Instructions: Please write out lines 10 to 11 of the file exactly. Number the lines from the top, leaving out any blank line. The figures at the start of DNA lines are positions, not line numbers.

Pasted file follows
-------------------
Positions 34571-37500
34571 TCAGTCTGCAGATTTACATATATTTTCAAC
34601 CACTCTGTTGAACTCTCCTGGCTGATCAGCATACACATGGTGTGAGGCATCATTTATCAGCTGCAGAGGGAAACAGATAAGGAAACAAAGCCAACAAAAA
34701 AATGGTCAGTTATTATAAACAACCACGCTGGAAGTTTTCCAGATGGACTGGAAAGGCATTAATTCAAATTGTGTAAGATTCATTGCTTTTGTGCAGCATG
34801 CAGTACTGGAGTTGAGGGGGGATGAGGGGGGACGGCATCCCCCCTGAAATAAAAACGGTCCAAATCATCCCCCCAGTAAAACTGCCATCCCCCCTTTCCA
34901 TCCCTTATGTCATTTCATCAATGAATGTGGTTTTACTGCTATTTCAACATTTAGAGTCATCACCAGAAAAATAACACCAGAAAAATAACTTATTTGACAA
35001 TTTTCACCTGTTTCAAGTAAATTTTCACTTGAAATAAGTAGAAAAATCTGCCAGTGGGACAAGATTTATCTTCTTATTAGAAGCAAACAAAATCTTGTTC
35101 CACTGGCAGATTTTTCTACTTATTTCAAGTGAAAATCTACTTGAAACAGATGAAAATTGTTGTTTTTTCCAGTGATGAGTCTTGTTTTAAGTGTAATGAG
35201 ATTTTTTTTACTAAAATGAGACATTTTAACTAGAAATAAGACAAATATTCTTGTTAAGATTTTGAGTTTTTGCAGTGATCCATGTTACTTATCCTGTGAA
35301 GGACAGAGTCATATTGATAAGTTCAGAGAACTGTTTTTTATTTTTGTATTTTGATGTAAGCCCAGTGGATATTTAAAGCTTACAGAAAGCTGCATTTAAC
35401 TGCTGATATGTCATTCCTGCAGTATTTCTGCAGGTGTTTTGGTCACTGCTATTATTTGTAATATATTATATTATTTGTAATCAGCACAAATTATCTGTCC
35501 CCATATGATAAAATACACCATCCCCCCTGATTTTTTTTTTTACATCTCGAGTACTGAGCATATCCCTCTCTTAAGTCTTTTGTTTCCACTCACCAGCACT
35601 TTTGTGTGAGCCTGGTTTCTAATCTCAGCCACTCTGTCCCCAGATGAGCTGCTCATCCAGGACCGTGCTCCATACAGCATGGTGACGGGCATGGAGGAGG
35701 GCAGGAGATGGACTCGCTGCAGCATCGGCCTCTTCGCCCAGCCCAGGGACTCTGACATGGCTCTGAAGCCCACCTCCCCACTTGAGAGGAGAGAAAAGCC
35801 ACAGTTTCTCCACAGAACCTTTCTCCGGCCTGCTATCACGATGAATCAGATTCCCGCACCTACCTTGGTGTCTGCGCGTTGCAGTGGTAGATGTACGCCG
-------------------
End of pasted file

35301 GGACAGAGTCATATTGATAAGTTCAGAGAACTGTTTTTTATTTTTGTATTTTGATGTAAGCCCAGTGGATATTTAAAGCTTACAGAAAGCTGCATTTAAC
35401 TGCTGATATGTCATTCCTGCAGTATTTCTGCAGGTGTTTTGGTCACTGCTATTATTTGTAATATATTATATTATTTGTAATCAGCACAAATTATCTGTCC